This is perhaps a good time to mention that I have some problems with water. And this wasn’t even water; water would be bad enough, but this was about as worse than water as was possible, and clearly there was a better course than me jumping in.

My phobias aside, there are also very legitimate reasons to be nervous in the sewers. Everything drains into them. Everything. From the usual waste products, to expired chemicals or excess ink, to even corpses and baby lizards that had grown too large to keep. Some of those lizards survive and grow enormous, feeding on the rats and the garbage that gets flushed down into the sewers. I’ve actually ran into one such, and I can tell you: it doesn’t matter how heavily armed one is; a lizard the size of a man, with armor-like scales and needle-sharp teeth, is not something to be sneezed at.

And they aren’t the worst. Out here in the residential neighborhood, the sewers were fairly tame. But in the more industrial areas, and especially around the university, strange things can be found. There have been numerous unconfirmed reports throughout the years of great beasts that stalk the sewers under the school, of the giant rats that congregate beneath Candlepark Station, or the enormous boar so large it is confined to the biggest of the sewer lines, with a hide like boiled leather, covered in scars and weeping wounds from a thousand failed attempts to slay it. Whether these creatures get so large naturally, or because they feed on some strange alchemy or magic leaking from the city proper, I don’t know. But given my choice, I’ll never be near enough another one to hazard a guess.

Scott raised a filth-covered hand and made an urgent “come here” gesture, but I moved in the other direction, pulling myself close to the wall. I didn’t have time to get a good view of what it looked like, but I knew in general what image to use. It was just concrete, after all, like the rest of the tunnels. I pulled an illusion of the wall over myself like a blanket, and did the same for Scott beneath the water, smudging and smoothing his features out so that no one could tell at a glance that anything was there.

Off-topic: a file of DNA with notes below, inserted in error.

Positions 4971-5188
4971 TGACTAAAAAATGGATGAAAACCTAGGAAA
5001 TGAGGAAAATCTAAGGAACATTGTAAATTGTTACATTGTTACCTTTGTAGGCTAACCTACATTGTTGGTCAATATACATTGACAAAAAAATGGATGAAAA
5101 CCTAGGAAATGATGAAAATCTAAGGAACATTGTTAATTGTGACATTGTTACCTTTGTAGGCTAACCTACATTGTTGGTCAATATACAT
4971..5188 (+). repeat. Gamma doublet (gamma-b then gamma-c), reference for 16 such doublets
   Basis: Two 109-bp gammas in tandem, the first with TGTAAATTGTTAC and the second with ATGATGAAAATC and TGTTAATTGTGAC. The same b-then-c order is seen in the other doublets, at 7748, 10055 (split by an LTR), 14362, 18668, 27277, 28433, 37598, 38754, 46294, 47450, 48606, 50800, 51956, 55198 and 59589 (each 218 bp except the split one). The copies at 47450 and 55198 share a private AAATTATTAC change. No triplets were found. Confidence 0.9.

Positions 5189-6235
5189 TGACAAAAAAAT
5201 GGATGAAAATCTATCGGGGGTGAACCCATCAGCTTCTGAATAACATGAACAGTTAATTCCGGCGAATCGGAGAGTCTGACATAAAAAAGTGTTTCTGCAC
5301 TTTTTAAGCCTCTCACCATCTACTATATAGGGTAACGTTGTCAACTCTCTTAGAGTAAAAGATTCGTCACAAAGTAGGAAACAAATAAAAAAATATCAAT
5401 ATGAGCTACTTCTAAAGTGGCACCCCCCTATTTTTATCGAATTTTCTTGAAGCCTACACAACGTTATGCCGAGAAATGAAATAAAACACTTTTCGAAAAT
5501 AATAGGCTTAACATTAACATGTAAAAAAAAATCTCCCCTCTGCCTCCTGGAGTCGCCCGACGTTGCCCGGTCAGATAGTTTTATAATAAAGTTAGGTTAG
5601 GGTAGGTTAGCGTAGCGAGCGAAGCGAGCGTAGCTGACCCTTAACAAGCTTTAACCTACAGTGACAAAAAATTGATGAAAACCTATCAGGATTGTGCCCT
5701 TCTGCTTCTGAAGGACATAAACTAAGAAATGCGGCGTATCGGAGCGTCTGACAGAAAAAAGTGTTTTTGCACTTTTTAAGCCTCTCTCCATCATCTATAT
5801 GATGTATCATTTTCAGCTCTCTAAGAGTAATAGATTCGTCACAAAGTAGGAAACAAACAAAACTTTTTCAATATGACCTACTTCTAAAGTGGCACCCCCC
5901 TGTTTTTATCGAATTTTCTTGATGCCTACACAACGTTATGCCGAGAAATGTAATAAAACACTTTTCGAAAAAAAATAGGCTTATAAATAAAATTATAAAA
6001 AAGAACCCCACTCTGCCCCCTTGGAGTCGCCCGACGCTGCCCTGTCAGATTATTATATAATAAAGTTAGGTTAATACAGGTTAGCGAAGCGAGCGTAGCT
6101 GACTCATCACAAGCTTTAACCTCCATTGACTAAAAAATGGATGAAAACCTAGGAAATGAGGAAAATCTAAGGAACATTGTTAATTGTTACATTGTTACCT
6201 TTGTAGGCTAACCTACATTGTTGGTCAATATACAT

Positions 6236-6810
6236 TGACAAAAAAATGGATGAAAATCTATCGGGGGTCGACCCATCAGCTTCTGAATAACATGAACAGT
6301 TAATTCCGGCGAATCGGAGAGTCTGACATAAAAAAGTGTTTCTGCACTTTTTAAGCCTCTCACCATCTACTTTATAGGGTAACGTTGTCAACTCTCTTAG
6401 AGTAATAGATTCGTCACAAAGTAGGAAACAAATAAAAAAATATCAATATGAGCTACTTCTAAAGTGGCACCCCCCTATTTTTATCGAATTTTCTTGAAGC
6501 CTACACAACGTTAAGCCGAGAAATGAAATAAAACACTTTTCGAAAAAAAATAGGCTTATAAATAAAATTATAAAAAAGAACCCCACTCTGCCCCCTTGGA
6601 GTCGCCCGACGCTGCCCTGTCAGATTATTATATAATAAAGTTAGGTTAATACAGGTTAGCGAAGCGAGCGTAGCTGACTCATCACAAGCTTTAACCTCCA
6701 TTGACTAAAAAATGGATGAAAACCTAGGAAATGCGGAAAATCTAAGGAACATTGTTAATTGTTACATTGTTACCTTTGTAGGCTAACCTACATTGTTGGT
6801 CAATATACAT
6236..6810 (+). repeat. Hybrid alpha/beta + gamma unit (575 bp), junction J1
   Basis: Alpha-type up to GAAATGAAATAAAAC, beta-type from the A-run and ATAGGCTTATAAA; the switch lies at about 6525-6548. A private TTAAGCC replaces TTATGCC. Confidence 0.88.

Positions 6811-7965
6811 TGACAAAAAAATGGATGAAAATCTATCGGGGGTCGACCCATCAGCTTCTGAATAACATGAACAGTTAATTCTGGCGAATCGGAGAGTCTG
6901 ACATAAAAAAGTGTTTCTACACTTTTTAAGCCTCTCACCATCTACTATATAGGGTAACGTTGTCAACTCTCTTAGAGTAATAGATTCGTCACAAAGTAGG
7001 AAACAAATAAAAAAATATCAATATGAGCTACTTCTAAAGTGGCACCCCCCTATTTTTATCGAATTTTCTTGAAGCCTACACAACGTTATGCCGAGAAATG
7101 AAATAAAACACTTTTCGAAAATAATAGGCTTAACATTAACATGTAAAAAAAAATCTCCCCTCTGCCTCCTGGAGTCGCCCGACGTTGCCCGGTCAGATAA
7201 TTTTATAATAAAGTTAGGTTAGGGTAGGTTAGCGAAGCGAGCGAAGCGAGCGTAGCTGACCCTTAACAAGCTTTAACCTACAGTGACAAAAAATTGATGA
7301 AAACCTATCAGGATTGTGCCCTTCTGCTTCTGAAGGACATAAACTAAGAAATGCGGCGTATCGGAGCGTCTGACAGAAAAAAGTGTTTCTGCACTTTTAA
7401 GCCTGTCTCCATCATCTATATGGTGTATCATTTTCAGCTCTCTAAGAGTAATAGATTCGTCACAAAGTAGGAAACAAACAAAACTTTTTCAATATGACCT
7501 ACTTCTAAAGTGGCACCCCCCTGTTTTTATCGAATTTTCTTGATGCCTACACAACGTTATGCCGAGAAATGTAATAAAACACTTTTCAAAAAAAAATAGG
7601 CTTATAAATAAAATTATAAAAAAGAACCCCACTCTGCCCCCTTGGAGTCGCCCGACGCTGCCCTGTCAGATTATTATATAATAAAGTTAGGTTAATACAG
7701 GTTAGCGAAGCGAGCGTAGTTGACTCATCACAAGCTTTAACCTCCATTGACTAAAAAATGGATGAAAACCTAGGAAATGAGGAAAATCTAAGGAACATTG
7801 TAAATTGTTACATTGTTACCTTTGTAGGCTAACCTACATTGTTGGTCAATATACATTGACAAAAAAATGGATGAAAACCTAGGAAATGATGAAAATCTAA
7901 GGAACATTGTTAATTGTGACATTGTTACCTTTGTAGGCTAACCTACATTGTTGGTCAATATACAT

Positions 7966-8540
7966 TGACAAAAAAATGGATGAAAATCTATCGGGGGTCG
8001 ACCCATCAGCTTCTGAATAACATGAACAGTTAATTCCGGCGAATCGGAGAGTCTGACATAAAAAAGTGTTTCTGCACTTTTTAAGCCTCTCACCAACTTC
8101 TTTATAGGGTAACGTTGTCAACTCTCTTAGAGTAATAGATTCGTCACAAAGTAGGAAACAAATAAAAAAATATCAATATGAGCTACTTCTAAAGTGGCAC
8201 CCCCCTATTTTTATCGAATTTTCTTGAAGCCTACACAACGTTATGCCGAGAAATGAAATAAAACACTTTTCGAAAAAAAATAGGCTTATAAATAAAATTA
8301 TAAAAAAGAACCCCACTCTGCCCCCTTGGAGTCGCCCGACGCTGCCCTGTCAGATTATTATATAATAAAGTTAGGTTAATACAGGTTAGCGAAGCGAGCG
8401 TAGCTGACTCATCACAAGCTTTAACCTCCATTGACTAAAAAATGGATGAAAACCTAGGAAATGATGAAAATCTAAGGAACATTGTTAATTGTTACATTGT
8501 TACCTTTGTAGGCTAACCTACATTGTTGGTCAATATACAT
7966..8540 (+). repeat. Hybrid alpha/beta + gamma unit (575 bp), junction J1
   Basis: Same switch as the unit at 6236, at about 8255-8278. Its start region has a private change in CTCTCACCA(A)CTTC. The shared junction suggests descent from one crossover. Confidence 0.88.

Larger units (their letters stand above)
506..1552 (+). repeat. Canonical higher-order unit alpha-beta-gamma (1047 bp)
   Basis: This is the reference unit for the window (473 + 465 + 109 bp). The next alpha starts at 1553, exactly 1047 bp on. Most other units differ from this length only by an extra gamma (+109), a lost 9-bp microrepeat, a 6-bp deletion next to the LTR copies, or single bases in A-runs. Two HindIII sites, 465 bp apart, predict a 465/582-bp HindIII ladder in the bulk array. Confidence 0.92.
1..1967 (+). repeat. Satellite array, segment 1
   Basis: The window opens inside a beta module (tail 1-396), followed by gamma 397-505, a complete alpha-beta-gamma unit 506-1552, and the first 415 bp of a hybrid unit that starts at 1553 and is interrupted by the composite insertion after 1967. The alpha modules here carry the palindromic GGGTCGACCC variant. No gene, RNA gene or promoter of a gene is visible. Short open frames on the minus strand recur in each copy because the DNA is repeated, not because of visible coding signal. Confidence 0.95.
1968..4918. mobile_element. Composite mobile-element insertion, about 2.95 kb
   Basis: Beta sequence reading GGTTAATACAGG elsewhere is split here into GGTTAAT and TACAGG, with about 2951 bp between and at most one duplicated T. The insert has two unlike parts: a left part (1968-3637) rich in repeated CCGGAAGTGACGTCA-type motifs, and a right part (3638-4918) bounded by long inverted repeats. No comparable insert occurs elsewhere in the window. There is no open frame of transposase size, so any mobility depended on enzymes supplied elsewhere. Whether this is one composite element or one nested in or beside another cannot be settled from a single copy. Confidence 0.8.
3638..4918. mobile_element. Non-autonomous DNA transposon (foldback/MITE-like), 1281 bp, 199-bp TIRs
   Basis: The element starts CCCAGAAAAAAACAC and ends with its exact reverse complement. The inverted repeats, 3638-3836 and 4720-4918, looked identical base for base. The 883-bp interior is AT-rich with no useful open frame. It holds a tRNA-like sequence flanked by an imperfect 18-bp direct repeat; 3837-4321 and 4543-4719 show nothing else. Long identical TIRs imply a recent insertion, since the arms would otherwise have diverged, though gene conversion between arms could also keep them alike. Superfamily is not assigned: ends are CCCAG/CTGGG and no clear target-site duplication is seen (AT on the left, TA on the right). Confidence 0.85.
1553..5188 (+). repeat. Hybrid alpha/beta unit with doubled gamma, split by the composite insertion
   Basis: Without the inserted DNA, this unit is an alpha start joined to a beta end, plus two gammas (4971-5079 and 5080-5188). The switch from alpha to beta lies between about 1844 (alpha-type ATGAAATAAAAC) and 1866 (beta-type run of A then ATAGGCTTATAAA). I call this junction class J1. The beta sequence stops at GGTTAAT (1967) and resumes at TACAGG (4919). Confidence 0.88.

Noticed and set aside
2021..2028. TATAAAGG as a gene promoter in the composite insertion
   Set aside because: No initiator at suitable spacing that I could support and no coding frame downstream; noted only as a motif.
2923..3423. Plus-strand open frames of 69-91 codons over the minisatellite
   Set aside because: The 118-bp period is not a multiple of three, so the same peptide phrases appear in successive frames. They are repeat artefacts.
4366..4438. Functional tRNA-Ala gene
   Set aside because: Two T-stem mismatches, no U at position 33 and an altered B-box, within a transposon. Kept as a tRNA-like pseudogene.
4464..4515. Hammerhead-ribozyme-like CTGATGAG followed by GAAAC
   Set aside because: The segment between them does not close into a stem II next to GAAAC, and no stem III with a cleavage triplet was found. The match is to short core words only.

The vehicle rounded the corner only seconds after these preparations, sudden light from its headlamp flooding the tunnel. It was a autobike, older even than my antique, coughing and sputtering like it was on its last legs. The rider took no notice of either Scott or I and blew past, ruffling my coat in the wind of his passing but leaving us otherwise undisturbed.

I breathed a sigh of relief. We would still have to wait out the ones who would follow on foot, but–

The bike skidded to a stop further down the tunnel and the rider stepped off. He wore no helmet, but had a scarf wrapped around his face. It wasn’t the leader, I could see, or anyone who had been in the room before. I wondered if the scarf was to filter the smell, or to hide some hideous disfigurement that seemed to be a mark of membership in their little band.

He paid no attention to the water, for which I was thankful, but scanned the walls as he walked, as if looking for something he had spotted in his passing.

Which could only be me. Which meant I had messed up.

It was about then that I realized I was leaning not against concrete, but brick.

Through my own illusion, I could see Scott raise his hand out of the water, a six-shot pistol held aimed toward the man’s side. The criminal might not be able to see the cop, but a shot would bring the others racing down the tunnel, and our already thin cover would be blown. Maybe we could fight our way out, or run fast enough to escape. But maybes are thin hooks to hang the lives of your friends upon.